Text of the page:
A team could be as close knit as possible and yet an individual or individuals will still stand out from the rest just as Michael Jackson was the Chosen One in the Jackson 5, Justin Timberlake in NSYNC or Harry Styles and Zayn Malik in One Direction. To make room for Micahel’s infamous spin and showmanship coupled with that angelic voice of his, he had to be the lead singer for all that greatness to shine through.
While his distinct talent drew attention and caused multiple rifts in the group that led to its disbandment, Jackson’s showmanship thrived and morphed into arguably the greatest music act ever. Ghana is Mohammed Kudus’ home by nationality and the West African nation’s Black Stars is Kudus’ football home and has been for years since he moved up from the juniour ranks.
The Black Stars has always welcomed Kudus and his mercurial talent especially during the frustrating periods of non- activity at Ajax. While the Black Stars have been Mohammed’s “saving grace”, finding the right room for the left footed genius has been quite challenging.
Kudus isn’t just talented, he is as versatile as they come and can line up at various spots and deliver solid performances. The Ajax forward can play as a False 9, inverted winger, an attacking midfielder and even as an all-round do-it all midfielder in a Mezzala role playing a bit deeper in midfield.
However, to get the best out of the former Right To Dream Academy product, Black Stars Head Coach Otto Addo needs to find the right spot for him. Looking beyond friendly games against Brazil, Nicaragua and Switzerland, the best spot for Kudus in Addo’s Black Stars starting set up is on the left side of a two pronged unit behind a solitary striker.
Kudus has been deployed as an exclusive attacking midfielder in games against Madagascar and Central African Republic. In those games, a two man combo laid between Kudus and the central defence but that protective layer in front of the defence was exposed in limited attacks from the quite frankly inferior opposition quality.
Kudus is expected to chip in defensively but that side of his game is a weakness and led to his minuscule minutes at Ajax earlier this season behind teammates Kenneth Taylor, Steven Berghuis and Davy Klaassen.
However, Kudus has bagged four goals in four games and been very influential in those games since being moved into a False 9 position. Alleviating him off defensive duties augers well for his game and the team’s overall shape and playing a similar role and position is likely to see him replicate such production for Ghana.
Otto Addo has shown on several occasions especially in Ghana’s crucial 2022 FIFA World Cup eliminator against Nigeria he is comfortable with a three man defensive unit. Since there isn’t much time to experiment before the start of this year’s World Cup in Qatar, the majority of players selected will make the final list in mid-November. The best fit for Kudus and Ghana is a 3-4-2-1 formation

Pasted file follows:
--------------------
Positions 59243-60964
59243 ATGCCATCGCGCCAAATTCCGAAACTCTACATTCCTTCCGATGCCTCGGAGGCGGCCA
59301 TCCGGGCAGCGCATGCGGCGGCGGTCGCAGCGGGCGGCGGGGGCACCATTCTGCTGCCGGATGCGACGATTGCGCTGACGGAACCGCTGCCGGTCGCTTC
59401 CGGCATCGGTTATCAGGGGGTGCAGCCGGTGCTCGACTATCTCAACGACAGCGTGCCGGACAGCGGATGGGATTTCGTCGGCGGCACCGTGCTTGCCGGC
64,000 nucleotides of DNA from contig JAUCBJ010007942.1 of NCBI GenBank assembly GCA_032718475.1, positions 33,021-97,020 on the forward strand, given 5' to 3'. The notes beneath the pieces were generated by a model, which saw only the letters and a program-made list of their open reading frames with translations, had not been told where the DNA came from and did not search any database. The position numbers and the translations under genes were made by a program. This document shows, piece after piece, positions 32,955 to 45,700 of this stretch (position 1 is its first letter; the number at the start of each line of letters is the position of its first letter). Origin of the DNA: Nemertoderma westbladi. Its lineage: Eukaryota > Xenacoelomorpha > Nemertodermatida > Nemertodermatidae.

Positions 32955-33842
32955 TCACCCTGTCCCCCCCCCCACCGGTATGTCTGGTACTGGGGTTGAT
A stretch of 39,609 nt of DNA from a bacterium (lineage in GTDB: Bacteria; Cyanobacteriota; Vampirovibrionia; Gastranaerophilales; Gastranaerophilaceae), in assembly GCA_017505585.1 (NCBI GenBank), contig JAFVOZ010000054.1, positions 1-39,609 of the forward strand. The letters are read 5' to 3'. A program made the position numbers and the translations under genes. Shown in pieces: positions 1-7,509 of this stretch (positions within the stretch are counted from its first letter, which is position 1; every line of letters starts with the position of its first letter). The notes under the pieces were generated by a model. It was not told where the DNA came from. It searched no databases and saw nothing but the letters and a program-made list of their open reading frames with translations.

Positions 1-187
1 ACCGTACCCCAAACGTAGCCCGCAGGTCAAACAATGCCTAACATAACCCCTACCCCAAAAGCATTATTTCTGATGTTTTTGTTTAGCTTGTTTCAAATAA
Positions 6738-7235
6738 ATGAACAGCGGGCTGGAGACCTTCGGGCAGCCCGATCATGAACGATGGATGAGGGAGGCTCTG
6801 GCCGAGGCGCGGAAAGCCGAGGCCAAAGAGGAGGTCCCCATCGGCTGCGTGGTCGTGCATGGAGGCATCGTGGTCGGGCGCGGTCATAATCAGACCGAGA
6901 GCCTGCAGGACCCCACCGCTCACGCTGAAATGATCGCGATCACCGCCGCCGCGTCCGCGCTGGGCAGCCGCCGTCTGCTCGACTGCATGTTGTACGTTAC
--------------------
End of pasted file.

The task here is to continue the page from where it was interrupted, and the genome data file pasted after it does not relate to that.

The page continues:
Joseph Wollacott is primed to start for Ghana in Qatar after impressing in the qualifiers and winning the trust of the technical team in the process. A back three of Alexander Djiku, Daniel Amartey and Salisu Mohammed offers quality protection with Alidu Seidu and Joseph Aidoo as backups. Thomas Partey and Elisha Owusu man the middle with Tariq Lamptey and Gideon Mensah operating as wing backs on either side of the field in this system.
Baba Idrissu’s lack of forward passing range (surprising for a midfielder competing in the La Liga) makes it easy for opposing teams to key in on Partey and prevent him from influencing games. Teams play out this tactic knowing Idrissu excels at breaking up possession but is seemingly reluctant to exploit the space presented to him as a result of opposing midfielders zeroing in on Partey.
On the other hand, Owusu’s ability to drive the ball through the middle, pass from deep and is creative enough to wiggle free from a high press while playing out from the back makes him the ideal partner from Partey.
Thomas is familiar with this skill set as he lines up consistently in Arsenal’s midfield alongside Granit Xhaka; Daniel Kyereh is a better fit in a spot up the field than deep in midfield as he has been deployed often.
Jordan Ayew and Kudus lineup behind Inaki Williams in the Black Stars 3-4-2-1 setup that has quality replacements waiting in the wing in the likes of Osman Bukari, Daniel Kofi Kyereh, Kamaldeen Sulemana and Antoine Semenyo. Such a setup maximizes the strengths of all players named in the setup as Williams speed and work rate makes him a perfect fit to man the front line on his own.
Jordan Ayew and Kudus fit in right behind Inaki as Inside Forwards who drift infield to offer support up front and act as the first wave of the high press. Tucking Kudus and Jordan inside rather than having them hug the touch line is down to the duo’s lack of speed and this indirectly plays into the strengths of the wing backs. Mensah and Lamptey thrive in attack and have the speed to eat up space created by Kudus and Jordan’s infield movement.
Home is where the heart is and yes the Black Stars is Kudus’ home.